We need to reevaluate mental health care priorities
If psychiatrists and prescriptions are covered for mental health, psychologists and counselling should be too
The growing demand for mental health services in British Columbia does not match the number of services that are easily-accessible and cost-friendly. The shift of healthcare from a biomedical model standpoint to a more holistic model is a promising, yet slow, advancement that cannot keep up with the surge of people needing mental health assistance.
Mental health care experts and the public are urging the government to take action to alleviate the strain and distress on both ends and to rearrange priorities for funding these programs.
Coming out of a pandemic, the state of mental health is at an all-time high and numbers just keep on rising. A report commissioned by the Canadian Medical Association (CMA) found that 27 per cent of Canadians experienced high levels of anxiety during the pandemic in June 2021, an increase from 20 per cent in April 2020. It was also reported 17 per cent experienced high levels of depression back in February 2021.
Increased awareness about mental health allows us to acknowledge that seeking professional help does not necessarily mean finding a diagnosis or asking for a prescription. Oftentimes it’s finding the right resources and support, like counselling and psychotherapy to help you navigate your thoughts and emotions which, in a way, are proactive interventions to prevent worsening problems and to recover at an early stage. But the barrier comes in the availability and accessibility of these services.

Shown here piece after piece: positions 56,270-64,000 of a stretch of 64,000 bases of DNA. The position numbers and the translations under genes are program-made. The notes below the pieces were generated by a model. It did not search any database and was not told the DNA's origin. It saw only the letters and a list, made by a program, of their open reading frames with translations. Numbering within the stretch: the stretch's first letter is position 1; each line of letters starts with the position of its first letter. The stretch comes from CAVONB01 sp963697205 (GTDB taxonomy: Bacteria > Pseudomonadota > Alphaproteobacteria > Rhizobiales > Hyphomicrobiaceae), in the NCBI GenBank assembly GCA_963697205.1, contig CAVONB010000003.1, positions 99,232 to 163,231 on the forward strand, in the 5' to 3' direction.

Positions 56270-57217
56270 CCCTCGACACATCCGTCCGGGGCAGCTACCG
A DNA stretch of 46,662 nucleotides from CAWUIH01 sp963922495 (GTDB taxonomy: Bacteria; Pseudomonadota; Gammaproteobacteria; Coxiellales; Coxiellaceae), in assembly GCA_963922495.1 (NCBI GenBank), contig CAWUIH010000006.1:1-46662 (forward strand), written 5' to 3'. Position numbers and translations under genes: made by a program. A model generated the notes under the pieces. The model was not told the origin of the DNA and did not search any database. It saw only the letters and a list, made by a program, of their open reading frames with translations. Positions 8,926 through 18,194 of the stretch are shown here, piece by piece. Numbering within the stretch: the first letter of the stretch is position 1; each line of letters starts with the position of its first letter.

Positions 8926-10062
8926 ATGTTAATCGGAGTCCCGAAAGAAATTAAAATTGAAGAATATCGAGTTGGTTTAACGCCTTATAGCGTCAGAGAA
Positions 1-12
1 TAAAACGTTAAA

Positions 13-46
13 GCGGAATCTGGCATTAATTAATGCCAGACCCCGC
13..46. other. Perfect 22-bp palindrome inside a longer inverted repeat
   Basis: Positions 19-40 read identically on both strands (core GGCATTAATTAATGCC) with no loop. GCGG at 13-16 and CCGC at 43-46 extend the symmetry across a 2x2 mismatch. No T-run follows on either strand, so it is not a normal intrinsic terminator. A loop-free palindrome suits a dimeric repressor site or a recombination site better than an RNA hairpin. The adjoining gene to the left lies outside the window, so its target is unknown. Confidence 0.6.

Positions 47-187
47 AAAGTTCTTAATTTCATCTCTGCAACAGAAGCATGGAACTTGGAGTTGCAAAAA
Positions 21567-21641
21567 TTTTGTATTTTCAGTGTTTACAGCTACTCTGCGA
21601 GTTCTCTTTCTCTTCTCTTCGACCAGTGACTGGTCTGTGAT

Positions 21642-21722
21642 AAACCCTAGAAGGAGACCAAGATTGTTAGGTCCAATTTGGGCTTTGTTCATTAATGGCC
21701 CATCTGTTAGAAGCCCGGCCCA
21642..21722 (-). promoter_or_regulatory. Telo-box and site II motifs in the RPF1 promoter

The Medical Services Plan (MSP) covers medical professionals like family physicians and psychiatrists to provide support for managing mental illnesses by ruling out symptoms, diagnosing illnesses, and prescribing medications. However, psychologists and clinical counsellors are not covered by the plan.
An individual or relationship psychotherapist costs about $225 per hour and a telephone consultation costs $56.25 every 15-minutes, as of 2021. Psychotherapy can last up to 16 sessions depending on the immediate or long-term issues being addressed. Its unaffordability discourages people from using these services, even if they need it.
Extended benefit programs in post-secondary institutions and workplaces offer coverage for mental health services but only up to a specific per cent. For Kwantlen Polytechnic University students, the Kwantlen Student Association’s extended health plan offers up to $500 of combined coverage per year, but it still limits students who need more than one of these services or need more than a couple appointments.
Private-funded services and non-profit organizations like the Canadian Mental Health Association (CMHA) provide mental health programs like counselling services and mental health teams in the community. But with staff exhaustion and shortage of psychologists, the intake process takes months and appointment waitlists can span from six months to a year. It is preferred to have a referral from a family doctor to acquire assistance, but it takes a handful of back-and-forth communication to be able to speak to a counsellor.
The high costs and inaccessibility of mental health services prevent people from getting the help they need. Psychologists and counsellors should be as important as psychiatrists and should be covered under the MSP because they might help you address problems through therapy or coping strategies instead of relying solely on medications.
Our provincial and federal government should equalize the funds towards pharmacological interventions into more preventive treatments like therapy to meet the demands, making it cost-friendly for people and for medical professionals to receive proper wage compensation. It is time to reevaluate healthcare priorities and adapt to a more holistic approach in solving mental health needs in the community.